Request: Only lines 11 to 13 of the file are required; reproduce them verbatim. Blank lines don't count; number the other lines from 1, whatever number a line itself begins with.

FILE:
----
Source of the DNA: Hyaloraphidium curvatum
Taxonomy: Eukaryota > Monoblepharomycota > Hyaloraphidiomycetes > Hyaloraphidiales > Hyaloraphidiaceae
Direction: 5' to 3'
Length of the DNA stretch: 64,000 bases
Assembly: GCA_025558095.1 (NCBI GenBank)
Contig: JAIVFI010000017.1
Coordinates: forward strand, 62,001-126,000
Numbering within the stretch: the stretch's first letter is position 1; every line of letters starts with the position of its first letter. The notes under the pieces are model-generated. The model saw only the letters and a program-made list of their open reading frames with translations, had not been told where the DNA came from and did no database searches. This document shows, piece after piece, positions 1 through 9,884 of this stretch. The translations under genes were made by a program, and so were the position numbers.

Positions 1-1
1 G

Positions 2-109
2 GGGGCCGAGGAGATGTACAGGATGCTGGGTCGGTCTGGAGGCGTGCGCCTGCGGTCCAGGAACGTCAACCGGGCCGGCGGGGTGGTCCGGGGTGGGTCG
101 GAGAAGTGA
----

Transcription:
Positions 2-109
2 GGGGCCGAGGAGATGTACAGGATGCTGGGTCGGTCTGGAGGCGTGCGCCTGCGGTCCAGGAACGTCAACCGGGCCGGCGGGGTGGTCCGGGGTGGGTCG
101 GAGAAGTGA